Julie and Eric Durr.

Julie and Eric Durr.

An Iowa woman will ride on a float in the Rose Parade Friday to honor her dad and connect with old family traditions.

Julie Durr of Solon will ride the Donate Life Rose Parade float in honor of her late father Russ Gerdin, who received a liver transplant that extended his life for five years. Durr says she was excited when she was asked by the Iowa Donor Network to represent them on the float. She got to do some work on the float today.

Working on the float.

Working on the float.

“It was really awesome, because I have always been a Rose Bowl skeptic, I’ve always watched and I’ve always thought to myself ‘how do they make that out of all organic material’ or how do they do that?,” Durr explains.

Durr was selected to be on the float long before anyone knew Iowa was going to play in the Rose Bowl game. She says it’s a kind of an amazing thing that she’ll get to see the Hawkeyes given her past history with the team.

“My parents were huge Hawkeye fans and I remember falling asleep at many a game at Kinnick Stadium when I was a young child on their laps. For years my parents went to every bowl game…and I don’t know if they just wanted to be with friends, but they just never took us kids along,” Durr says.

Donate-life-float1Durr got busy as she grew older and didn’t go to bowl games. Then about 10 years ago she wanted to revive the tradition of her parents, but decided she wouldn’t go until the Hawkeyes were in the Rose Bowl.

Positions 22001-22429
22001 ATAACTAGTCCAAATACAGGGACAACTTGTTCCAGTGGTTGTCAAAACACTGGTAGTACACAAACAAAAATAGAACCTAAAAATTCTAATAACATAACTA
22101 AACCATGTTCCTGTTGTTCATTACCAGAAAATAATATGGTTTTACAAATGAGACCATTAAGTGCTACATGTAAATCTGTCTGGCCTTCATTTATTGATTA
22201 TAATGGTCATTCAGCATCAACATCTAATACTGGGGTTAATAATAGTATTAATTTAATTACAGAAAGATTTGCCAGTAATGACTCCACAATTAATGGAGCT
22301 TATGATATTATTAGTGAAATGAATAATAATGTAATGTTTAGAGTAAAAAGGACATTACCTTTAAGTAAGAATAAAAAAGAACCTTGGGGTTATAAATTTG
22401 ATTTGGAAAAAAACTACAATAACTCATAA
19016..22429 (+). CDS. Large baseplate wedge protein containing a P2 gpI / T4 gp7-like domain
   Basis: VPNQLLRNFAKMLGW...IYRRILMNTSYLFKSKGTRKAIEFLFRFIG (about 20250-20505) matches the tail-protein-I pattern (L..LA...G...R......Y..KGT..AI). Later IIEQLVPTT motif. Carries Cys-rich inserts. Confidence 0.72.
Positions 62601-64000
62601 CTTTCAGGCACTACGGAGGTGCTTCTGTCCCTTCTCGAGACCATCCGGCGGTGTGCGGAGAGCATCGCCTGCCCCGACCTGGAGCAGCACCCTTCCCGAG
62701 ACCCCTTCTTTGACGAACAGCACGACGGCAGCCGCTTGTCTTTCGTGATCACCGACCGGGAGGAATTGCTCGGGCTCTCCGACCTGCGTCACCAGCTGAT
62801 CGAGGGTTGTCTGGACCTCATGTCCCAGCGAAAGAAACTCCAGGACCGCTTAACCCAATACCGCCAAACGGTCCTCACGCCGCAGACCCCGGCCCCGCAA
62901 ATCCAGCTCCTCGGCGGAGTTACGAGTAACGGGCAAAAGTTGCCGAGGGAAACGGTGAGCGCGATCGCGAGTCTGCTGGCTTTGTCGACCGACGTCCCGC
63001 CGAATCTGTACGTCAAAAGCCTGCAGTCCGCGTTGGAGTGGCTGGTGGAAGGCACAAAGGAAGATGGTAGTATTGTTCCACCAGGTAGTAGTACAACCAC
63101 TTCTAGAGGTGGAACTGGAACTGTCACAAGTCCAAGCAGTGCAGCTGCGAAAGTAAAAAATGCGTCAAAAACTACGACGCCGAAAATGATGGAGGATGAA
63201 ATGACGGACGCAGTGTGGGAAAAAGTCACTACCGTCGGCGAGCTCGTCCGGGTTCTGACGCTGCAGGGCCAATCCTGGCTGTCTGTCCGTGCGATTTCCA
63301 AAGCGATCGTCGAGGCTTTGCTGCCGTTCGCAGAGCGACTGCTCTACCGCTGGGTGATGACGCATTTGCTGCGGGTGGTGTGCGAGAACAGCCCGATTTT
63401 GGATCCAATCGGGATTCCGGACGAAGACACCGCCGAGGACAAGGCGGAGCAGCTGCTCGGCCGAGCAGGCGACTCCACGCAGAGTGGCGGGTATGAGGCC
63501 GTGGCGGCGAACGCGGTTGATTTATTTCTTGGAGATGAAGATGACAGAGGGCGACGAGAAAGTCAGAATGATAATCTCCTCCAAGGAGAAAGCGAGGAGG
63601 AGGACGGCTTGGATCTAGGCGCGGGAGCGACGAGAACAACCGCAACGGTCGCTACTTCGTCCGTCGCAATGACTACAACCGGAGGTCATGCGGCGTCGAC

She says the Big Ten Championship game was bittersweet for her because she was rooting for Iowa to win it, but knew if they did win then she wouldn’t get to see them in the Rose Bowl. “I like to tell everyone they have me to thank that they are here, because all the stars aligned and the whole serendipity occurred,” Durr says, “that’s why the Hawkeyes are here, because I held out for 10 years, waiting and waiting and wouldn’t go to any bowl games until we got here.”

Durr’s father created Heartland Express trucking in North Liberty, and she says her family remains passionate about organ donation after seeing what it meant to him.

“It’s a gift beyond words, and beyond expression. He got to see six more grandchildren born, he got to spend his 40th anniversary with my mom, he got to build his corporate office at Heartland — which was of course his biggest baby of all,” Durr says. “All those things wouldn’t have been possible without organ donation and without someone giving him the ultimate gift.”

Durr encourages everyone to consider signing up to be an organ donor. “If you are not going to just sign up and do it, at least make an informed decision,” Durr says. “At least check it out and know what it is all about, and hopefully choose to do it. But if you don’t that’s understandable, at least you made an informed choice.” Russ Gerdin died in 2011. Durr will hold a picture of him as she rides on the Donate Life float.

She is one of three Iowans who are featured on the Donate Life float. To find out more about organ donation, go to www.iowadonornetwork.org.